WordPress is notorious for it’s excessive CPU usage especially if you’re using a shared hosting plan. I’ve been on WordPress for a couple of years now, had some experience with two different web hosts and within this time, I’ve had some pretty ugly experiences like twice or so. If your WordPress blog isn’t well managed and optimized the right way, you may just wake up one day to see that your web host has already suspended your account.
I’ve had such issues more than once and the recommendations given in this post are from what I personally implemented on this blog. If your web host just complained about high CPU usage or excess MySQL processes running, there are a few things you can do to rectify this:
1. Reduce your plugins
Admit it, some of those plugins you installed are unnecessary and you can do without them. Install only important plugins and removing useless ones is the first step to rectify this issue.
2. Remove related posts plugins
Yet Another Related Posts, Plugin (YARPP), Contextual Related posts plugin and other related posts plugins eat up resources and should be avoided. The last time I used YARPP on a client’s site, I was getting “Internal Server Error” till I removed it.
If you must use a related post plugin, I recommend nRelate since the whole process doesn’t happen on your server, the script and images needed to display the related posts are hosted on nRelate server.
3. SEO Plugins too can be crazy
I know this may sound weird but believe me, its true. SEO plugins including All in One SEO Plugin, Yoast and others require a high CPU usage. If you’re using Genesis theme framework, using the default SEO feature in Genesis isn’t that bad.
My last experience with SEOPressor too wasn’t that nice though a lot of people use it without complaining but it puts one helluva load on my server.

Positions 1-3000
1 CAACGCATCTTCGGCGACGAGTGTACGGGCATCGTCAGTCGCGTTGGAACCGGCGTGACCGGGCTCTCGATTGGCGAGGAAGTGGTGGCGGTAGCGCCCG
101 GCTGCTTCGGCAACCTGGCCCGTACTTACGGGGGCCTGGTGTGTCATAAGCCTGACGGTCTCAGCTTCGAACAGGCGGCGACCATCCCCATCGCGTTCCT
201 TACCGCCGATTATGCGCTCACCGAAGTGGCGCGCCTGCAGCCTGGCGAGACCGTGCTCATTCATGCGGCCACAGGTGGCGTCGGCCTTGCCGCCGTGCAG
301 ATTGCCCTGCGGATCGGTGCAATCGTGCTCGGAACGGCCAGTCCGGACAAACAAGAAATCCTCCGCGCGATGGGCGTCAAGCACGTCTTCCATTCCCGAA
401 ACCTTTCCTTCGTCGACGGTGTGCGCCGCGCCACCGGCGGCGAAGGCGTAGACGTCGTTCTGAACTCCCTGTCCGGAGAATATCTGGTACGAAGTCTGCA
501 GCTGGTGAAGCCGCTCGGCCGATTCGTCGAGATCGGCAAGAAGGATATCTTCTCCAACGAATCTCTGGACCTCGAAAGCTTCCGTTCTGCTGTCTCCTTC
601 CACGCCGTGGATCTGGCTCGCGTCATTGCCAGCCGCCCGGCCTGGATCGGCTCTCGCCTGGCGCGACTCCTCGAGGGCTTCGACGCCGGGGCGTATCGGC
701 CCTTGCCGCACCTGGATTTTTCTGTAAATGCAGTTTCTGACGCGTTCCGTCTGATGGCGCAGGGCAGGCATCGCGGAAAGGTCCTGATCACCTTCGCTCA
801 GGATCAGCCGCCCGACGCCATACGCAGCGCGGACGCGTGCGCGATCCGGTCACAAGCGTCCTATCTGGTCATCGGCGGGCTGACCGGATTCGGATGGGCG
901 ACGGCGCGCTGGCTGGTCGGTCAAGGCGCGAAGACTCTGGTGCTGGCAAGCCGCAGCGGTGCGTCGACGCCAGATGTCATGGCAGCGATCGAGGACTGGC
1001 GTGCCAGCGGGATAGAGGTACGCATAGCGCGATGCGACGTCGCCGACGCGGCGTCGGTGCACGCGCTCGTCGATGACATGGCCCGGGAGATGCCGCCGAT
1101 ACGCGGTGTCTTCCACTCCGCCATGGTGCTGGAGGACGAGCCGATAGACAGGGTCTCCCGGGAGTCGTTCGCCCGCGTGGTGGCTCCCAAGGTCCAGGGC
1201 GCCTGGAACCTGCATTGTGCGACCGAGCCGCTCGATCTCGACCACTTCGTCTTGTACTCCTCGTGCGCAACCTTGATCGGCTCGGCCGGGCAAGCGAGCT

4. Optimize your database tables regularly
Have you ever logged in to PhpMyAdmin to optimize your database tables? This is very important and should be done regularly to keep things running smoothly
5. Use a good theme
Your themes should be up to date. Themes too can contribute to high CPU usage and if you have a feeling that your theme is heavy, be sure to update it or change to something optimized or simpler. I use Genesis and I think it’s okay. There are in-built features you normally need to install plugins for that already come with it.
6. Statistics plugin
Statistics plugins can create some pretty big problem for you and I’m not only talking of regular stats plugins, SEO Search terms Tagging and similar ones too should be kept to the barest minimum or avoided.
You shouldn’t have more than one stats plugin installed and I think installing Google Analytics code is even enough since it’s more accurate.
7. Upgrade to WordPress latest version
If you’re still using an older WordPress version, I suggest you should upgrade as soon as possible. Lots of patches may have been included for optimization and security.
8. Update your plugins
Updates are pushed to you all the time and there’s always a good reason for that. Be sure you don’t ignore an update.
9. Reduce your widgets
There are some widgets you added that aren’t really necessary. Take a closer look at those widgets, remove those you know that do not actually benefit your readers. The more widgets you have, the more load you put on the server for each page view.
10. Use W3 Total Cache
This plugin can be a life saver and if your host is already telling you to move to a VPS, caching may save you that extra money you’re about to spend.
These tips definitely work and I’m sure by the time you follow them, your CPU usage must have reduced and web host should be off your ass.